of the mind which brings us out of the mud, suddenly sought for in the street. And you think, "Is man awaking suddenly to his heritage, and to the knowledge of what life may be here?" Then you say to yourself, "No, this is all due to the war."
You see young men giving up their hopes, and mature men their attainments, and women losing their sons, their husbands and their chance of husbands, and children losing their fathers and their chances of life, and you ask, what earthly endeavour can cause all this sacrifice, into what kind of a hopper is it all being fed? It is being fed into the war.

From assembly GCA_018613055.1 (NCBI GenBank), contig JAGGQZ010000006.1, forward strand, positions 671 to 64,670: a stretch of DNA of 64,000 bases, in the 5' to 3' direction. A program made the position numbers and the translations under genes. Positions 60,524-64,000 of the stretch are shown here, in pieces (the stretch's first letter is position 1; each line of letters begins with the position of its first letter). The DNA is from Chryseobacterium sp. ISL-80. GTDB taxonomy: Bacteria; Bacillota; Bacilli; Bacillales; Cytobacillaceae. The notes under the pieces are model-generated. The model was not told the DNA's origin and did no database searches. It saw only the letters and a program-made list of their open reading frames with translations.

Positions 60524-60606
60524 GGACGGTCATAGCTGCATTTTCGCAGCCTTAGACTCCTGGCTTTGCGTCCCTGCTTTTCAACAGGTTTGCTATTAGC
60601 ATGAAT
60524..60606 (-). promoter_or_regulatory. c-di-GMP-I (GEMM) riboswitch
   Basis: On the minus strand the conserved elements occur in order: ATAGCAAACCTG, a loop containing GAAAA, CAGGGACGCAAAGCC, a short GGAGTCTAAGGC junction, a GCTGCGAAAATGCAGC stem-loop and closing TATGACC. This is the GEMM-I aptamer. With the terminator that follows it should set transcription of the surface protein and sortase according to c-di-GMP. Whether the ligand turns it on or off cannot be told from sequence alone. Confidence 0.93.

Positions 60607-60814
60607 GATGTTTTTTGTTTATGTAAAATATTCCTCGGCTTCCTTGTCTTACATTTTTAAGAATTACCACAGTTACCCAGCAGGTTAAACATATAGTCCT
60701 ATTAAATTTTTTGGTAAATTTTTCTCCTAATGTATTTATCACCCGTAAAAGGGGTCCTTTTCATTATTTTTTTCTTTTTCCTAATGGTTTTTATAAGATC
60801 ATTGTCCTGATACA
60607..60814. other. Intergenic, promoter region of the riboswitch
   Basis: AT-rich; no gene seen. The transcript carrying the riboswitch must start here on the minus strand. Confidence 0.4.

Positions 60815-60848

The war is spread over a tract as big as these States. In many places the tide of war has passed and repassed several times, till the dwellers in those places have died of starvation, or been carried away into slavery. In the East, you can walk for miles along roads peopled with mad, starving and dying men and women; there are heaps of little bones all along the roads. They are all little bones. They are the little bones of little children who have died of starvation there. All the bigger bones have been taken by the enemy to make artificial manure.